Rock Star Joan Jett’s Label Left Tons of Sensitive Data Unprotected Online

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Sometimes, there’s no need to hack into an email account or a computer to get extremely sensitive data such as credit card or social security numbers. Sometimes that data is left exposed for anyone who knows where to look—and knows how to use free internet scanning tools.

The recording label of Joan Jett, famous for her classic rock songs such as “I Hate Myself For Loving You,” and her “I Love Rock’n Roll” cover, left exposed a treasure trove of sensitive data such as scanned photos of her and a bandmembers’ passports, her social security number and that of her bandmates, invoices, banking information, credit cards, social media logins, scanned checks of royalty payments, apparently unreleased song demos, and even old rejection letters.

The data, which was accidentally left exposed online by someone working at Blackheart Records, was discovered last week by security researchers at the MacKeeper Security Research Center, who have specialized in finding a lot of insecure and exposed databases online.

Read more: How Databases with Personal Info Get Accidentally Left Open on the Public Web

It’s unclear if anyone found these files before MacKeeper, or how long the files were out there, but this is yet another example that sometimes, there’s no need to hack anything, as sensitive data is just lying around on the internet waiting to be found.

“I just can’t believe they were so ignorant when dealing with cybersecurity,” Bob Diachenko, a researcher at MacKeeper, told Motherboard in an email.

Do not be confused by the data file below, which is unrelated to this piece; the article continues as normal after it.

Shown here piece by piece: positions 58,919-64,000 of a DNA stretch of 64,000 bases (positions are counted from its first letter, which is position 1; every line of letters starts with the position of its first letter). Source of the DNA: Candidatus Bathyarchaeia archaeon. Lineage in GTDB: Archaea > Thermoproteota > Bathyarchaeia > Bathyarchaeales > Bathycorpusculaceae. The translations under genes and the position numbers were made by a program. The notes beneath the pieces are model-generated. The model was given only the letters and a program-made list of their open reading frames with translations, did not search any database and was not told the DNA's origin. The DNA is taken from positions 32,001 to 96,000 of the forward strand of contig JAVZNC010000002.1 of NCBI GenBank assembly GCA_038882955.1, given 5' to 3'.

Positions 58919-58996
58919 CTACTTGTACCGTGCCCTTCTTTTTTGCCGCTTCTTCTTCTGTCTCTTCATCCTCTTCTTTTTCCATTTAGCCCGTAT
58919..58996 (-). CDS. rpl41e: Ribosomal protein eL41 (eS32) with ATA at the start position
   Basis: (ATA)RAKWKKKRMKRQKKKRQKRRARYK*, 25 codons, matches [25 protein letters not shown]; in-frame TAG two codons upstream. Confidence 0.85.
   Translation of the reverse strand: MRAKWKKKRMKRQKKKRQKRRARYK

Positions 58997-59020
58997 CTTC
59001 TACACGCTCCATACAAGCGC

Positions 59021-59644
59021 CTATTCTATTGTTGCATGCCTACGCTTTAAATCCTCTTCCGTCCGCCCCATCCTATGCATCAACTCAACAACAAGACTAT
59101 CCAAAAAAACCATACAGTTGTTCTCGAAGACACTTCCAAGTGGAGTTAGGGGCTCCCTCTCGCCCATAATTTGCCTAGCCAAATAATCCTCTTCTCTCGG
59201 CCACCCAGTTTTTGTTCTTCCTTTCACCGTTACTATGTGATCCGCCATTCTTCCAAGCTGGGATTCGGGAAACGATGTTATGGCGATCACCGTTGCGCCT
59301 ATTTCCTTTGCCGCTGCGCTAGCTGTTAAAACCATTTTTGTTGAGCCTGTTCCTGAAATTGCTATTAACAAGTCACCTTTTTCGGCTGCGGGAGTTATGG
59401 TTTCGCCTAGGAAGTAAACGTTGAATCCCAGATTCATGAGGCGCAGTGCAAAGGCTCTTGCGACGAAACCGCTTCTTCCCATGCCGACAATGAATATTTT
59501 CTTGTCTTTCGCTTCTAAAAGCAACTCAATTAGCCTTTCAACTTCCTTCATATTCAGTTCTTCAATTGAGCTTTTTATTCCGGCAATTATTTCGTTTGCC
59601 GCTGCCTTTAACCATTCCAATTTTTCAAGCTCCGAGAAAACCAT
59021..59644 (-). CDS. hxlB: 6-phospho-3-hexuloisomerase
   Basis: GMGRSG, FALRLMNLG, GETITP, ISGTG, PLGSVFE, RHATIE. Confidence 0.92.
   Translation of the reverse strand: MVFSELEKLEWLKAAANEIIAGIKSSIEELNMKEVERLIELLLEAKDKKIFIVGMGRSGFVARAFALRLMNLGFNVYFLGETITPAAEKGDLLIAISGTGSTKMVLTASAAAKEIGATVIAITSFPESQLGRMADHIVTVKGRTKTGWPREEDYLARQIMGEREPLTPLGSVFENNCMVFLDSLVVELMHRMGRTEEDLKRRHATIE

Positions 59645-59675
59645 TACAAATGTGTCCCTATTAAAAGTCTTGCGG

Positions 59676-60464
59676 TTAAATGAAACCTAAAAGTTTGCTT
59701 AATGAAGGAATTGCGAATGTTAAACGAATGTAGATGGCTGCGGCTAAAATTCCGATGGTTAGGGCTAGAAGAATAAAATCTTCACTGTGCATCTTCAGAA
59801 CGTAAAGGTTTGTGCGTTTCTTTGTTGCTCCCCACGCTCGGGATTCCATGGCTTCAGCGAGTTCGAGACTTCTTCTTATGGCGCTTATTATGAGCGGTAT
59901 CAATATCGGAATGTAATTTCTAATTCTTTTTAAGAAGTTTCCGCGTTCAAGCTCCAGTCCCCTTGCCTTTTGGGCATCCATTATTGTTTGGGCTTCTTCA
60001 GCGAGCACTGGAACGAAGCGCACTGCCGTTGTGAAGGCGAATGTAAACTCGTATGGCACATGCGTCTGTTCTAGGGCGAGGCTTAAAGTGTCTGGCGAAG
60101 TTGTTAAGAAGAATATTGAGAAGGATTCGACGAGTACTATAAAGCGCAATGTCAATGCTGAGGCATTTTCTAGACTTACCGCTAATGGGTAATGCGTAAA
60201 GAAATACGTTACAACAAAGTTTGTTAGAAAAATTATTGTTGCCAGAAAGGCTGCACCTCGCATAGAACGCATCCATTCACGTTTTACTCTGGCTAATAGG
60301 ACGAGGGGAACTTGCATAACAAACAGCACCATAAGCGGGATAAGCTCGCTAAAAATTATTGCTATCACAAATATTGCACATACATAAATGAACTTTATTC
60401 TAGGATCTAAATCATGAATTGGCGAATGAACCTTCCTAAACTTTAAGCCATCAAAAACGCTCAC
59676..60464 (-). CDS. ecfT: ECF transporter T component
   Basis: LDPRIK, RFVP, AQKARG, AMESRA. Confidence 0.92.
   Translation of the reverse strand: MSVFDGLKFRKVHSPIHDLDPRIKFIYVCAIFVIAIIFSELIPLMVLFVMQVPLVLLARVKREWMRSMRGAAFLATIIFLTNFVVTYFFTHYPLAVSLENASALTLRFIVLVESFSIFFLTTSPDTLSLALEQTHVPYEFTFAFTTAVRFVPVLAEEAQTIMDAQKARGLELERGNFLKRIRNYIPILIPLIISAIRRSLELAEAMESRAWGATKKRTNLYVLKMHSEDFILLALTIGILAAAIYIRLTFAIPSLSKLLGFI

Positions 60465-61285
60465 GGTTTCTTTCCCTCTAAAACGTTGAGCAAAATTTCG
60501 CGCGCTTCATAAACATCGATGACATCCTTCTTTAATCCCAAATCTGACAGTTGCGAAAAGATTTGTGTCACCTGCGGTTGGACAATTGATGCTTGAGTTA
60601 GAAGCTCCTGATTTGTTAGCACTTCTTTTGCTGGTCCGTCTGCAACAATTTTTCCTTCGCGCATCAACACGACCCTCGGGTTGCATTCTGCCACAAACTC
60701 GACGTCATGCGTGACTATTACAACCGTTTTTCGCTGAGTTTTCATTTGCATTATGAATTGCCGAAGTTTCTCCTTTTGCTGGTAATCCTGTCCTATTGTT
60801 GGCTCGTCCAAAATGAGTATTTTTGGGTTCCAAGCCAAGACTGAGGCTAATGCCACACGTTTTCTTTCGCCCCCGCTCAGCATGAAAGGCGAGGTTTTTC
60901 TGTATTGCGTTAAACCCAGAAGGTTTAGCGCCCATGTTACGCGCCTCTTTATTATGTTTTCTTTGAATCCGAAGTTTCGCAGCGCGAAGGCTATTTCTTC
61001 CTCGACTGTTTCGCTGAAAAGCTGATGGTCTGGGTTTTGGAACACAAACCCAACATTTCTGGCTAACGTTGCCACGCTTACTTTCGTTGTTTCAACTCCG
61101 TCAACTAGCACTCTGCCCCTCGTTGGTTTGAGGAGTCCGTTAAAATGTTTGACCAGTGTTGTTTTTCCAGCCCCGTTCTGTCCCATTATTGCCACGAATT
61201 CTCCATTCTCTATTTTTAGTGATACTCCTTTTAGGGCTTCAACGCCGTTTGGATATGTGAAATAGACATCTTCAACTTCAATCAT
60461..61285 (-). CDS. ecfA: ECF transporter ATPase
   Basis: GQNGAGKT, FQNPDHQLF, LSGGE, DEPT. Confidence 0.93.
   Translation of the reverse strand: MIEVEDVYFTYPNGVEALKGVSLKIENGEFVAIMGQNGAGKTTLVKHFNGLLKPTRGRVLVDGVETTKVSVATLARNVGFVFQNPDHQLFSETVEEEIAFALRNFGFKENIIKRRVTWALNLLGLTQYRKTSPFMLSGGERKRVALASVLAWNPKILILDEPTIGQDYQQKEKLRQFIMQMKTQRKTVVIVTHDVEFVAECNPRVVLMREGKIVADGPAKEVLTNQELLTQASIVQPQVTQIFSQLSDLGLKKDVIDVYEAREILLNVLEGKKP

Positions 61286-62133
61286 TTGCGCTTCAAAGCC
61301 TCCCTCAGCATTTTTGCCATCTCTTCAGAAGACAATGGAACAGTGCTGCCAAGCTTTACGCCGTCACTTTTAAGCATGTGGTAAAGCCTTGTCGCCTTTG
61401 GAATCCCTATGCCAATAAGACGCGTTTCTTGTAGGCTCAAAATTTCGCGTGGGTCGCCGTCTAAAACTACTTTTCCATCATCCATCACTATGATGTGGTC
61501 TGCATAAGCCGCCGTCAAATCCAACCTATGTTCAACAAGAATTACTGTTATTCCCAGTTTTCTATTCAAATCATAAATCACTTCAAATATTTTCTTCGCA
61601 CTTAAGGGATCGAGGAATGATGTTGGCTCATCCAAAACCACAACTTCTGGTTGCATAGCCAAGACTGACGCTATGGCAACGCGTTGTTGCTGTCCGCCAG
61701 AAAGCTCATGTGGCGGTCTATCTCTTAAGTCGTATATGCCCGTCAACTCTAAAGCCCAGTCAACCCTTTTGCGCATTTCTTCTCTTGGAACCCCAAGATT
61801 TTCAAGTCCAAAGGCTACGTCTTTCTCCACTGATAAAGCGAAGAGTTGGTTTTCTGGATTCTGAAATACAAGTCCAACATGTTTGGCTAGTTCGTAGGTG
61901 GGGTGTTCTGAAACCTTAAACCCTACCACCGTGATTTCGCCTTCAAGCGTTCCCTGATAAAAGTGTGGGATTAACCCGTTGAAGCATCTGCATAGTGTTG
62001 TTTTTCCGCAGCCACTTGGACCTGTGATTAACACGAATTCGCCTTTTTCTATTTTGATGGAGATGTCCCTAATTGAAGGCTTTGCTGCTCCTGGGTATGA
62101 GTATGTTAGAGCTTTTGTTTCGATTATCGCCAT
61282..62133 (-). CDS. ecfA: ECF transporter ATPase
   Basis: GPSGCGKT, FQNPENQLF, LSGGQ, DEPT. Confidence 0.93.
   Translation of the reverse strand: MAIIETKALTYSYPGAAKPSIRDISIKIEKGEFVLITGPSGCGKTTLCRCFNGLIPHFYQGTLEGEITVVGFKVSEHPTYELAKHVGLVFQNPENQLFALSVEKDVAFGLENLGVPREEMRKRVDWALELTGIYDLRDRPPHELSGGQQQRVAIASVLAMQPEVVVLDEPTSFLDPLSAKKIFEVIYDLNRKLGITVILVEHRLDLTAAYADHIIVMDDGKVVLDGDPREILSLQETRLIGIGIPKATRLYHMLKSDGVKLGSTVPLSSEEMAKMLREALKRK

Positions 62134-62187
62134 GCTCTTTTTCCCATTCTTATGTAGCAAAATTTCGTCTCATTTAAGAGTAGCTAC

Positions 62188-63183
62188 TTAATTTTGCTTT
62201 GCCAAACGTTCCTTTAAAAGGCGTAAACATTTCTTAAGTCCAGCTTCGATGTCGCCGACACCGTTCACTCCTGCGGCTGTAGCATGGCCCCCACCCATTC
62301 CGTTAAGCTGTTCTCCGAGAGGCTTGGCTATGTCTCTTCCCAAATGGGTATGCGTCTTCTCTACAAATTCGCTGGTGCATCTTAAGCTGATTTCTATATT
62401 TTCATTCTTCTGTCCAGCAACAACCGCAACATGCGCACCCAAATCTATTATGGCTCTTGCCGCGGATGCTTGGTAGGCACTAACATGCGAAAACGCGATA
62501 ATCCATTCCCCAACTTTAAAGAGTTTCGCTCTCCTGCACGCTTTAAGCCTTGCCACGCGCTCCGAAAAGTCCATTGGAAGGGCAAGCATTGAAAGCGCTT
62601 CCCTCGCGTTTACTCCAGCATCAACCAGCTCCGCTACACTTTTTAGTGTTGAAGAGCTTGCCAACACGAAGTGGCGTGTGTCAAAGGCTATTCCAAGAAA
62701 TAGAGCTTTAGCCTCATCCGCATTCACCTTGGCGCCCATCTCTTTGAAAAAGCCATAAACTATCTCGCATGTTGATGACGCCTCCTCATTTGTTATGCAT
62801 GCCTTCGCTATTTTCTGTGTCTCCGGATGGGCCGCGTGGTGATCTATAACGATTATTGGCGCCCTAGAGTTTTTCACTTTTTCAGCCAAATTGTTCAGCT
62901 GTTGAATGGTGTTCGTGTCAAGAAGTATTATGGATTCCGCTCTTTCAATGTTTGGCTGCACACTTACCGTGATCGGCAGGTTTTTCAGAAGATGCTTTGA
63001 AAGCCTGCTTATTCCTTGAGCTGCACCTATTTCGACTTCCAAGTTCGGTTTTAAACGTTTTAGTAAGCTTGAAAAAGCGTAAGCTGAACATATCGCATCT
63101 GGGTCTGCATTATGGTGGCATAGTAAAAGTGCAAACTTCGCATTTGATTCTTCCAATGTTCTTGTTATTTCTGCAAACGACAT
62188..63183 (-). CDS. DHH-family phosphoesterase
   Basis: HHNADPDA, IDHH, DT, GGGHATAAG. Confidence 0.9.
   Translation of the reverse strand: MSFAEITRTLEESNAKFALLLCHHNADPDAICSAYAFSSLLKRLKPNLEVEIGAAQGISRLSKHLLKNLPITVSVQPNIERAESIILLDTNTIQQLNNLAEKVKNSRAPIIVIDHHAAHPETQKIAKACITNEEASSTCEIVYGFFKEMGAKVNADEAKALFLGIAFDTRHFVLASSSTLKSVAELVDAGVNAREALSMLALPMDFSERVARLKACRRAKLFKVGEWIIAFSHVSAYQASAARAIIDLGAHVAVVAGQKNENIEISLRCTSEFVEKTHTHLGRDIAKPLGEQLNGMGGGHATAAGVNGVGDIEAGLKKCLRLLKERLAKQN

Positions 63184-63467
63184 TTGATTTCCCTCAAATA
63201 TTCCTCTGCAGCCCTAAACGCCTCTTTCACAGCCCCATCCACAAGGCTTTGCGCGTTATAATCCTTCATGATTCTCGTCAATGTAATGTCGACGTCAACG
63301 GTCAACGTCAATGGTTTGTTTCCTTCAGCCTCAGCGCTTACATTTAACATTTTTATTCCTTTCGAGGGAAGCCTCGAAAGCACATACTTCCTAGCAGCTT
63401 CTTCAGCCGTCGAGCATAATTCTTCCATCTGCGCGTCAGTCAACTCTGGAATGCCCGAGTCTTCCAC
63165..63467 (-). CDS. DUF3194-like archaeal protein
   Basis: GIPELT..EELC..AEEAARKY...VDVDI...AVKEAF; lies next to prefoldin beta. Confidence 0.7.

A screenshot of some of the folders and files inside the exposed server.

Diachenko explained that him and his colleagues used the search engine Shodan looking for vulnerable ports in different databases and protocols such as MongoDB or rsync. That’s how they found a misconfigured backup server belonging to Blackheart Records that had no password or other authentication protection in place and left open port 873, typically used for the file synchronization protocol rsync. Inside that server, he said, there were more than 200 gigabytes of data.

“Anyone in the entire world with an internet connection could download the data.”

“Anyone in the entire world with an internet connection could download the data,” the researchers wrote in a blog post on Thursday.

Diachenko said he was able to alert Gabe Godin, the director of new media at Blackheart Records, who told him he fixed the leak last Friday. Reached by phone, Godin told Motherboard on Wednesday that the issue was resolved, but he wasn’t sure how long that backup server had been out there.

The server isn’t accessible anymore, Diachenko confirmed. But when it was, it contained all sorts of stuff. There were internal files on non-public lawsuits, and memorabilia like Jett’s early rejection letters.

A rejection letter sent to Jett’s producer Ken Laguna in 1980.

There were also more potentially dangerous and sensitive items, such as social media passwords and social security numbers, which were stored, of course, in a document titled “SOCIAL SECURITY.”

A redacted screenshot of an excel spreadsheet that contained the passwords to access some of Joan Jett’s social media accounts.

A redacted screenshot of an excel spreadsheet containing the social security numbers of Joan Jett and other people associated with her record label.

The server also contained various invoices and checks for licensing deals with TV shows.

Perhaps, no one with evil intentions found all this data before Diachenko and his colleagues did. But the researcher said that there are many others who made the same mistake that someone at Blackheart Records made.

“Our further investigation into the Rsync has uncovered dozens (if not hundreds) of private machines,” Diachenko said, “including small and medium sized businesses who are unknowingly publishing their internal file repositories to the world.”

If you’re an IT manager and are doing backups via rsync, make sure the server you’re using doesn’t have an open port exposing it on the internet, ar at least put a password on it.

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